On the Government of Canada’s website, you can find links to each province and territory’s help for new businesses.
5. Apply for a business license under the Canadian government
In Canada, you are required to apply for a business license if you want to sell goods or provide a service. There is no limit on the number of licenses that can be applied for, and there are different types of business licenses under Canadian Law. Different provinces have different requirements in order to get your license approved.
6. Register your business for sales tax
Making sure you’re charging customers the appropriate amount of sales tax is a crucial part of running a successful business. In Canada, there is both a federal and a provincial sales tax.
This federal tax is added to most goods, services, and other things sold in Canada. Unless you qualify as a small supplier, businesses must register and charge GST or HST on all taxable goods, other property, and services.
Provincial Sales Tax (PST):
This is a sales tax on goods and services taxable in provinces that haven’t made their PST the same as the federal GST. Rates are set by each region, and they vary because not all provinces charge PST.
7. Get free tax help from the Canadian government:
The Canada Revenue Agency (CRA) gives small business owners and self-employed people a free service called “Liaison Officer” to help them understand their business tax obligations. The information you share with a Liaison Officer during a visit is completely private and will not be shared with other parts of the CRA or anyone else.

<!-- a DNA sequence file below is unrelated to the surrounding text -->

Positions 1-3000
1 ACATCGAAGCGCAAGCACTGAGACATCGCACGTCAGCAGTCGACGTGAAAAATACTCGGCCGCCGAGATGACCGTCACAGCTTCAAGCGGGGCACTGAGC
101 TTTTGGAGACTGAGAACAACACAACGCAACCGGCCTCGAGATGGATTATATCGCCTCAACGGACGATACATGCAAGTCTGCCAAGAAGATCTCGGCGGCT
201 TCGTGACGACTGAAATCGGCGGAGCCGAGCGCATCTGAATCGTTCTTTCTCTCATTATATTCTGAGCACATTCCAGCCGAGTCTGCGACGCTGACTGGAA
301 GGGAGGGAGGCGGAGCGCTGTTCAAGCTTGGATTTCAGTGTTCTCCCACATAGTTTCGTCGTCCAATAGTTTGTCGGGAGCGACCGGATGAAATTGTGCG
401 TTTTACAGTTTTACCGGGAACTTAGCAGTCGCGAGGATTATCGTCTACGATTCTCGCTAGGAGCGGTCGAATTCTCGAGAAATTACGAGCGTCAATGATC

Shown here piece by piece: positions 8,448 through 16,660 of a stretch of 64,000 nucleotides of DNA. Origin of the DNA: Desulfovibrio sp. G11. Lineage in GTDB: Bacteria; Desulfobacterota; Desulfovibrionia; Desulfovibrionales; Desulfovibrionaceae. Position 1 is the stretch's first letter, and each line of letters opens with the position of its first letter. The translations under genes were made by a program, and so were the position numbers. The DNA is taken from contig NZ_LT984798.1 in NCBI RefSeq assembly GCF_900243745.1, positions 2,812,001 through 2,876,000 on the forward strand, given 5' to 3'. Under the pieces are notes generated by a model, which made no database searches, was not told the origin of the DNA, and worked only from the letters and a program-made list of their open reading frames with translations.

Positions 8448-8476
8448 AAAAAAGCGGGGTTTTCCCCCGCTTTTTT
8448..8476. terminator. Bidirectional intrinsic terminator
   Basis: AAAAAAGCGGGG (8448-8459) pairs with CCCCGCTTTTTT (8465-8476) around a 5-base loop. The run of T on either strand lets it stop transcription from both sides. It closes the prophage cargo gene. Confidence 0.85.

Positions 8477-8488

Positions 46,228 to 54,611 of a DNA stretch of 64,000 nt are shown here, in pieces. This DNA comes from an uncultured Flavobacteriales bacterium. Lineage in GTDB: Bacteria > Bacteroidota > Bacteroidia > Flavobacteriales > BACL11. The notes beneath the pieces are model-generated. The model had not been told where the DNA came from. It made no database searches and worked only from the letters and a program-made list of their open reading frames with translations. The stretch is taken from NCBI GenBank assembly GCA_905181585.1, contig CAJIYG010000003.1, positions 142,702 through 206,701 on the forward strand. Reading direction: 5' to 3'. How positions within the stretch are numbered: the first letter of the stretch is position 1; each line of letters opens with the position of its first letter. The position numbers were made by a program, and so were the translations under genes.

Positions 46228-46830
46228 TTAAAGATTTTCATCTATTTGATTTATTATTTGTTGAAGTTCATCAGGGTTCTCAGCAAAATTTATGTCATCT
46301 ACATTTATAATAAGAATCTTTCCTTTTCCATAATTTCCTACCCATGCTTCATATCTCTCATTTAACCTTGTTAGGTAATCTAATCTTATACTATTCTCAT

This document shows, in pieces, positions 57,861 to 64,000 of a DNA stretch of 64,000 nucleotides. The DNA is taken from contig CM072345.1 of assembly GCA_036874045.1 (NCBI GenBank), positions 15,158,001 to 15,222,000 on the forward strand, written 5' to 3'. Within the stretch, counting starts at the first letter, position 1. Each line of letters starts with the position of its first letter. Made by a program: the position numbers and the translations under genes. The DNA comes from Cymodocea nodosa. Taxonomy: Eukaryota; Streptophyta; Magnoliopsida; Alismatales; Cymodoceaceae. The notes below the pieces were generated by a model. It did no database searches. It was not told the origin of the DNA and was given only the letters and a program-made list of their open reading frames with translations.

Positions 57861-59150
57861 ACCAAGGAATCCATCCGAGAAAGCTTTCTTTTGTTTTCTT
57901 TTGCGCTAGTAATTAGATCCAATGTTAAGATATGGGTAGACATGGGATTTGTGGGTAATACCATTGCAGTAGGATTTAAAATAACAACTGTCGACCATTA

The Liaison Officer service can help businesses and people who work for themselves in two ways:
- personalized phone or online visits (videoconference)
- webinars for groups or groups of people
Pros of running a business in Canada
1. Shared cultural norms
One of the most obvious draws for business owners is Canada’s familiarity, which brings with it a host of other advantages. Shaking hands is the typical greeting in both Canada and the United States, although, in Eastern countries like Japan, a bow is more common. The United States has a similar population and language (in the Anglophone areas). Since Canada and the U.S. have so many of these similarities, expanding your business in Canada will be considerably simpler.
2. International trade treaties that involve Canada
Businesses in Canada has preferential access to a wide variety of international markets because of the country’s extensive trade network, another perk for foreign entrepreneurs considering setting up shop in Canada. North American Free Trade Agreement (NAFTA), the Comprehensive Economic and Trade Agreement (CETA) of the European Union, and the Comprehensive and Progressive Agreement for Trans-Pacific Partnership are all trade pacts that Canada is a part of (CPTPP).
3. Reduced Tax Rates for Corporations
Reduced business tax rates are just one of many additional benefits. Canada has one of the most competitive corporation tax rates in the world (compare to the U.S.’s 21%) after lowering it steadily over the past nine years from 18%.